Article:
How to fix SCORM rot in your LMS 2024

What SCORM rot is and how to fix it in your Learning Management System (LMS).

Back in 2001, the SCORM standard played an important role in the rapid adoption of Learning Management Systems. By using SCORM your learning materials could be published just once and be hosted on many different LMS platforms. Today, we see large libraries of live courses published as SCORM that have outlived the authoring tools used to create and maintain them. We’re calling this ‘SCORM Rot’.

“Why is engagement on my LMS lower than it should be?”

“Why do I have such a large collection of old and uneditable courses in my LMS?”

The root cause is often SCORM Rot – where your courses published in SCORM are initially difficult to maintain and after a few years this becomes impossible. In this blog, we’ll explain how to find your SCORM files and how to fix SCORM Rot in your LMS.

SCORM: before the rot

SCORM stands for "Sharable Content Object Reference Model." It’s a technical specification for publishing learning content online independent of LMS platform.

In 2001 LMS were new and had limited course authoring and assessment options. Essentially, you needed SCORM:

  1. To have learning that played on different web browsers, where content branched based on learner responses.
  2. To incorporate images and video.
  3. To have drag-and-drop assessment questions.

The downside is this was via separate authoring tools, each with their own steep learning curve to use them. Plus, you needed a separate set of files stored independently of your LMS. The output was an uneditable SCORM module to host in your LMS.

As any LMS Site Administrator knows, the administrative burden of actually updating a SCORM is so much that no one really bothers. Inevitably, this undermines running regular review cycles of live courses, and keeping your learning up to date.

Is there still a place for SCORM?

Yes, but it should be considered a ‘niche technology’ for delivering learning content.

One area where it is still useful, but perhaps not for long, is enabling offline consumption of courseware. Here a SCORM module is downloaded inside the LMS mobile app and can be accessed even if the device is not connected to the internet. The learning outcome is uploaded to the LMS when the learner is next online. Its worth noting that it is unlikely any of your existing SCORMs are usable on a small screen device.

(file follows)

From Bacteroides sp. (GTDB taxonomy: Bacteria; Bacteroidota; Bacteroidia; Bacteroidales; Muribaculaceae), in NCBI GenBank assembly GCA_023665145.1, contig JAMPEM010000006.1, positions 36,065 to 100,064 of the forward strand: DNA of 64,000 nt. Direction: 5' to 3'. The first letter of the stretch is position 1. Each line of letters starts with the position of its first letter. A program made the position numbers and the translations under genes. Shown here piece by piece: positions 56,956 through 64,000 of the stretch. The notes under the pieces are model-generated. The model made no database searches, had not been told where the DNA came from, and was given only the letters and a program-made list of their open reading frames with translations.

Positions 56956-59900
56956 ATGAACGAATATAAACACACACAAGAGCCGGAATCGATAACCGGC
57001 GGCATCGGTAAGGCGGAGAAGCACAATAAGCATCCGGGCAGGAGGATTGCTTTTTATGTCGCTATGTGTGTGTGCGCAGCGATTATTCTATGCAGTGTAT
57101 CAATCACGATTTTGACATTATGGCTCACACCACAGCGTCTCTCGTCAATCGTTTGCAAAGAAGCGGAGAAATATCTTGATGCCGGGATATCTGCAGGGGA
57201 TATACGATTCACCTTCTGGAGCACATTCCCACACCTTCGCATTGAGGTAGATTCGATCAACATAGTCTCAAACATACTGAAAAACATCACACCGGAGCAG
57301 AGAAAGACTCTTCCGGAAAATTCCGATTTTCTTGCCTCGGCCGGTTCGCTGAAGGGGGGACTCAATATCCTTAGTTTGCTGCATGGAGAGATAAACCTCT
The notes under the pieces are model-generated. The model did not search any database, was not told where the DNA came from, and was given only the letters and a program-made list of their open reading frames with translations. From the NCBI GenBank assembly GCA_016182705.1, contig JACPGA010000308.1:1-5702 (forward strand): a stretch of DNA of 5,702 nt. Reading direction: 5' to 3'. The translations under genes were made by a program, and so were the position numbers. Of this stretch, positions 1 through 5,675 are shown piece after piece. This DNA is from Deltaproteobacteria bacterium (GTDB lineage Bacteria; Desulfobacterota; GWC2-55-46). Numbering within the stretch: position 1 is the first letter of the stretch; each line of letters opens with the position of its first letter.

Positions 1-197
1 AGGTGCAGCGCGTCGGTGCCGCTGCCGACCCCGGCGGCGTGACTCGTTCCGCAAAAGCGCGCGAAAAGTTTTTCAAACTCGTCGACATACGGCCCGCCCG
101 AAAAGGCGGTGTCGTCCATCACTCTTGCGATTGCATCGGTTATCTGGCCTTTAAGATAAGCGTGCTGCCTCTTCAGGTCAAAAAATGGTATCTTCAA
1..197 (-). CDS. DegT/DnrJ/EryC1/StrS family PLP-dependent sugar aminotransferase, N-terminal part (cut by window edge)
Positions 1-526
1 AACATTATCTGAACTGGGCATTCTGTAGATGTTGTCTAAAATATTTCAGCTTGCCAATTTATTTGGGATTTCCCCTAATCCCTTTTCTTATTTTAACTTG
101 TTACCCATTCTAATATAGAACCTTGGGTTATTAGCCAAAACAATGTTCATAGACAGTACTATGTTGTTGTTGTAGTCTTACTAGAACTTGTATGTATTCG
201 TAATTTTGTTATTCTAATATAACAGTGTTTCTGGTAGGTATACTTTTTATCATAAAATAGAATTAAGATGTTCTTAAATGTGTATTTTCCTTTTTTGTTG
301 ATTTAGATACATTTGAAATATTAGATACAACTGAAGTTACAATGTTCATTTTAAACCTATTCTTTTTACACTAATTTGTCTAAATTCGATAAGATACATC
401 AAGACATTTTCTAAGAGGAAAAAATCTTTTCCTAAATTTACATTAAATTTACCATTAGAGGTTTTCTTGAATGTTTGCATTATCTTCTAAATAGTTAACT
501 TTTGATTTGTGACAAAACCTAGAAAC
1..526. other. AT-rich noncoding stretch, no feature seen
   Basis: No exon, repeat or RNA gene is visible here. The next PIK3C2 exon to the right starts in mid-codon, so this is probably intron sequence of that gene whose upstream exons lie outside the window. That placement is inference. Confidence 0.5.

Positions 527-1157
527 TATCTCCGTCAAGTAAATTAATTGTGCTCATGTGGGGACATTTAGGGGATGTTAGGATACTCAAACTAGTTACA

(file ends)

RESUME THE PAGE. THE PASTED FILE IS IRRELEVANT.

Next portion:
SCORM can also be useful if you need to share your course with another organisation. Again, this is only in the short-term as almost all modern learning management systems support the LTI standard where a course can be published between LMSs directly.

LTI also addresses a key SCORM rot problem: when the original course is updated all the other sites that access it via LTI instantly use the updated version.

How To Fix SCORM Rot

Firstly, determine if you actually have a SCORM rot problem:

  • As a general rule SCORMs that are over 5 years old (so published before 2019) are at risk of not being editable. We can help here, drop us a line and we’ll share the Report settings to determine the ages of your SCORM content in your site.
  • Even if you have newer SCORM files – are you able to find the original source files needed to update the SCORM and do you have the necessary software to do this?

Next, triage your old SCORMs – deprecate, re-publish, archive:

  • Some old courses need to remain live – even if out of date. We would recommend marking these as ‘Deprecated’ and advising learners before they open the SCORM that its not being maintained. You can also point them towards more current learning materials. This way the learner can make their own judgement if the course is right for them. It also means when they access an old SCORM file it doesn’t undermine the credibility of the whole site.
  • Re-publish. Generally old SCORMs are not salvageable, but often can be simply re-created with built-in LMS tools and H5P. In the process you can modernise them and move them into a maintainable state. We can help here, with support, training and even undertaking the work.
  • Some old courses have completed their purpose and should be archived.

Then, move away from SCORM:

  • Let your procurement team and those implementing business change know SCORM is no longer preferred.
  • Start building courses in maintainable formats – the aim is to have your learning content directly editable in your LMS by any system-user with appropriate permissions. At Catalyst, we advocate the built-in LMS tools and H5P.
  • If you must use external tools to author learning content, try and limit their use to specific learning activities not otherwise possible. A good example is video – linking to YouTube/Vimeo gives you video and audio optimised to the user’s device and bandwidth, along with captions and translations. Embedding the full video inside a SCORM often means compromise – lower quality video for those with fast internet and buffering or failure to play for those with slower internet connections.
  • Implement a course review and update cycle... and stick to it!

Lastly, have you thought about letting your organisation’s Subject Matter Experts build their own learning content and share it through the LMS?

Tōtara Engage enables your staff to create and share learning resources, including through MS Teams, and includes a recommendations engine, which uses machine learning to recommend aligned learning content to your users.

Stop the SCORM rot

Catalyst has a simple solution to quickly identify SCORM Rot in your LMS. Simply contact us if you would like us to send you the report settings for free.

We can also support you to:

  • Migrate away from SCORM to inbuilt LMS tools and H5P.
  • Implement a course review and update cycle.
  • Re-build and update old courses, or build brand new ones.

Remember, SCORM Rot gets worse the longer you leave it. The time to act is now.